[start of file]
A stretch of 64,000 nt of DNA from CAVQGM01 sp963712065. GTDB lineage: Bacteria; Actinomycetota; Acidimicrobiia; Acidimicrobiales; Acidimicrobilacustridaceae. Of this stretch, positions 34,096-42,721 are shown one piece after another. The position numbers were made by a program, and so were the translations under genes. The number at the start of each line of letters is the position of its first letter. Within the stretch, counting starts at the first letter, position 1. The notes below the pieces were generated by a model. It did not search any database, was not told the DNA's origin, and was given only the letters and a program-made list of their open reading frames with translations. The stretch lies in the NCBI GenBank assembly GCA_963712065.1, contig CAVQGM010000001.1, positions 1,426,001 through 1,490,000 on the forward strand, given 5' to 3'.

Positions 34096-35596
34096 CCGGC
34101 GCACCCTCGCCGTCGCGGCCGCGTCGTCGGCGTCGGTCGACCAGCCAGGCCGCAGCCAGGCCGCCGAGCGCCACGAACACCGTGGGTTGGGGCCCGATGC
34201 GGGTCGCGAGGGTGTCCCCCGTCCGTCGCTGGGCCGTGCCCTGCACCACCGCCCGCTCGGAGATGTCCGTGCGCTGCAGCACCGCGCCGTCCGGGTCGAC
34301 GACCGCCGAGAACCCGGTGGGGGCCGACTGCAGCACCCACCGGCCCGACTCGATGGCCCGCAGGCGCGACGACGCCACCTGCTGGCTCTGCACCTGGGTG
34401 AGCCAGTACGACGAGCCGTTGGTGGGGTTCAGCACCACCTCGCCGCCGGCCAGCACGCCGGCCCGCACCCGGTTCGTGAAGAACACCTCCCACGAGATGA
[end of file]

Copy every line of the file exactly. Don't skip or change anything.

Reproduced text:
A stretch of 64,000 nt of DNA from CAVQGM01 sp963712065. GTDB lineage: Bacteria; Actinomycetota; Acidimicrobiia; Acidimicrobiales; Acidimicrobilacustridaceae. Of this stretch, positions 34,096-42,721 are shown one piece after another. The position numbers were made by a program, and so were the translations under genes. The number at the start of each line of letters is the position of its first letter. Within the stretch, counting starts at the first letter, position 1. The notes below the pieces were generated by a model. It did not search any database, was not told the DNA's origin, and was given only the letters and a program-made list of their open reading frames with translations. The stretch lies in the NCBI GenBank assembly GCA_963712065.1, contig CAVQGM010000001.1, positions 1,426,001 through 1,490,000 on the forward strand, given 5' to 3'.

Positions 34096-35596
34096 CCGGC
34101 GCACCCTCGCCGTCGCGGCCGCGTCGTCGGCGTCGGTCGACCAGCCAGGCCGCAGCCAGGCCGCCGAGCGCCACGAACACCGTGGGTTGGGGCCCGATGC
34201 GGGTCGCGAGGGTGTCCCCCGTCCGTCGCTGGGCCGTGCCCTGCACCACCGCCCGCTCGGAGATGTCCGTGCGCTGCAGCACCGCGCCGTCCGGGTCGAC
34301 GACCGCCGAGAACCCGGTGGGGGCCGACTGCAGCACCCACCGGCCCGACTCGATGGCCCGCAGGCGCGACGACGCCACCTGCTGGCTCTGCACCTGGGTG
34401 AGCCAGTACGACGAGCCGTTGGTGGGGTTCAGCACCACCTCGCCGCCGGCCAGCACGCCGGCCCGCACCCGGTTCGTGAAGAACACCTCCCACGAGATGA